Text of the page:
“Lady! What the hell are you doing?” a male voice bellowed behind her.

The man on the ground rolled, dislodging the bird. It shrieked and launched skyward.

Sobbing, the man lifted a gun. Three shots exploded across the parking lot, so close she caught the muzzle flash. That was the only way she could count the shots. After the first, her ears buzzed and ached as if stuffed too full with cotton.

The man on the ground hemorrhaged magic the color of old blood. As Isa stared, her breath caught in the confusion of trying to make sense of a barn owl attacking a grown man in broad daylight, a tendril of dusty yellow erupted from the man’s flickering aura.

Live Ink pulling free?

Unless she got close enough for touch, she wouldn’t know for sure, and the longer she stood looking, the greater the chances the tattoo would pull free and escape. The last time that had happened, three people had died, one of them a critical witness in an organized crime case. The other two had been Acts of Magic Bureau of Investigations—federal—agents.

Isa stepped into the open, pulling up enough magic to color even her mundane vision gold.

A hand closed hard around her upper arm, stopping her.

She glared over her shoulder at the owner of the hand.

The man wore a slick black business suit. He was a boulder, broad, thick, and immovable.

Instinct whispered,
Danger
. Isa ground the internal warning between her teeth and yanked her arm free. The waffle weave cotton of her shirt tried to stay behind in his grasp. It took a few layers of skin.

The man grimaced, his clenched teeth bared. His dark brown eyes flicked away, as if seeking escape from the rising tide of gold moving through Isa. He tried to say something.

Her ears, still ringing in response to the gunfire, refused to register anything more than the fact that he was speaking. All she got was a thick, muted parody of sound, not words.

She slid away from him and raced for the incomprehensible attack under way in the parking lot.

Had the guy on the ground tried to fight the owl with magic? Only he glowed with the faltering brown-red magic that had slammed through the surrounding blocks.

In the time she’d wasted shaking off someone trying to protect her, the bird hit the man again. Its beak came up bloody.

Isa shouted.

The owl turned orange coal eyes upon her. Silver magic, pure and inhuman, warped the air around the creature like the shimmering waves of heat rising from sunbaked asphalt.

Magic leaked out of her on an exhaled breath. Isa stumbled. Her power collapsed, sinking into her core as if running from a bogeyman.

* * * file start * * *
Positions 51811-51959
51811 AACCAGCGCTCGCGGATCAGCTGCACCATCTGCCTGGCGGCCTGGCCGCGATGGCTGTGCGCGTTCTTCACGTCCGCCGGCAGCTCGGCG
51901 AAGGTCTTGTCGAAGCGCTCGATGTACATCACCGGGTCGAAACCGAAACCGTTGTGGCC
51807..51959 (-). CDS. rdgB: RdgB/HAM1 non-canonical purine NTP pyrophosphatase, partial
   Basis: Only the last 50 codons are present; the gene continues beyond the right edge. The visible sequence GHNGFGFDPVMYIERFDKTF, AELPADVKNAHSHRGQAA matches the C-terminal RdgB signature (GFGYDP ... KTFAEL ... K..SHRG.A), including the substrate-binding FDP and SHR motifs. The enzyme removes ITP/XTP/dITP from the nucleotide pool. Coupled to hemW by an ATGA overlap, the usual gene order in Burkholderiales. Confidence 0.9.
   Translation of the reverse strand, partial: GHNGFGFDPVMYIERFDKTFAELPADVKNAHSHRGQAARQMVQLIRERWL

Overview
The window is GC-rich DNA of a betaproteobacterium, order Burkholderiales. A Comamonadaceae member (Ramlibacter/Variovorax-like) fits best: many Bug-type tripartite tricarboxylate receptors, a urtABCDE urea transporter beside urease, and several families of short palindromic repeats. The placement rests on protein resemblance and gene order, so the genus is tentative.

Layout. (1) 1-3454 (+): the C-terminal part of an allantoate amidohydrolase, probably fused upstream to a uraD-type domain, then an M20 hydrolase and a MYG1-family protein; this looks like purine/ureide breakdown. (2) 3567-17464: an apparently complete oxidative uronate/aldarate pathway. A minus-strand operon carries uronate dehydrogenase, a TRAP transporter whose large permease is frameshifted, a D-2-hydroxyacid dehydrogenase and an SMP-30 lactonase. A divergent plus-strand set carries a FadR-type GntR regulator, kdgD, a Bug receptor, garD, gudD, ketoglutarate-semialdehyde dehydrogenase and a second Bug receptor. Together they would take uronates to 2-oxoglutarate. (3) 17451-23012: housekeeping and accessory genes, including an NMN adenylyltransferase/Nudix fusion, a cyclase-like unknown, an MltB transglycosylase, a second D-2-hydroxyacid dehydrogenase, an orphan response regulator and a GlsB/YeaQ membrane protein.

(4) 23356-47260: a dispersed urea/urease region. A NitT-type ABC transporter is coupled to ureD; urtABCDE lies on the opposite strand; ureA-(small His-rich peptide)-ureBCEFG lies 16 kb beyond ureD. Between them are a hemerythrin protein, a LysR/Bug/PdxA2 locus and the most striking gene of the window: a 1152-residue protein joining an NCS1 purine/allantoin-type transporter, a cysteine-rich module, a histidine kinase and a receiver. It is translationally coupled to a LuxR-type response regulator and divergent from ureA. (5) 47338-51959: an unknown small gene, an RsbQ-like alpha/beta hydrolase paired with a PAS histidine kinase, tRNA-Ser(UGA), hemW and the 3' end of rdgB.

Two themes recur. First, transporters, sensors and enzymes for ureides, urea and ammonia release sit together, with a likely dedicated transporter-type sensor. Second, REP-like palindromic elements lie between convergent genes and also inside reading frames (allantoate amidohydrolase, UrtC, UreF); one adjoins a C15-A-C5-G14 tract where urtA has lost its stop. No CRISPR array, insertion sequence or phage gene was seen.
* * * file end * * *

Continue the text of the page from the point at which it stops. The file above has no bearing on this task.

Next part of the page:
That was no owl.

Chapter Two

A high-pitched whine kicked Isa’s brain.

She’d seen eyes like this once before. And she shouldn’t look into them. Where did that knowledge come from?

Ripping her gaze away from the unearthly orange filling her vision left her sweating and gasping. Memory opened before her. Murmur had still been a part of her. He’d known this thing, had been afraid of it. It was from his world. What had he called it?

A Magic Eater.

Don’t look it in the eye, but don’t let it out of sight.

Isa glanced back, determined to track the thing without letting it catch her gaze again.

It lifted sharp-edged wings. Wicked, bloody hooks glistened at each wing tip. It opened its beak in a cry she couldn’t hear and launched at her.

Through the spurt of adrenaline burning a hole in her gut, Isa reached for power.

Nothing answered.

The thing dove for her upturned face.

She threw herself to one side, hit a car hood, and slid to the ground in front of the bumper. The wind from the Magic Eater’s dive buffeted her as it missed and beat wings as wide as she was tall to pull up.

Isa rolled.

The pack slung over her left shoulder stopped her cold, face up to a fresh spurt of icy rain. And to the talons of the winged monster circling for another strike.

She threw herself right and scrambled to her hands and knees.

The owl struck her shoulder. Or would have, had the backpack not been there to take the blow rather than her flesh. Her hair fluttered around her face, responding to the rhythmic gusts stirred by flapping wings.

Shaking, bile biting the back of her throat, she bolted for the narrow space between two parked cars. Gravel atop crumbling concrete and green shards of broken glass dug into her skin. She didn’t care.

Hampered by the cars, the Magic Eater would have to attack from the ground rather than from the air.

Isa slid her pack to the ground and slammed her back against a shiny blue car door.

A whirl of bloodstained white dropped to the ground in front of the cars where she sheltered.

She fumbled the backpack open, clutching within for anything she could use against the creature.

What the hell had Murmur said about how to kill one?

A chill walked up her spine. That’s right. She couldn’t. Only someone without magic could.

Movement between the cars.

Her hand closed on a crystal vial. Nothing pinged her fingers. Her bottle of binding ink. A light flashed on inside her head. If someone without magic could destroy a Magic Eater, what would ink Isa had brewed to bind and destroy a creature of magic do?

The monster stalked between the cars, scoring the metal and paint with those wing-tip talons.

Isa wrestled the top from the ink vial, risked focusing on the frame of the too-close-to-her creature, and flung the binding ink in its face.

They both froze.

Nothing happened.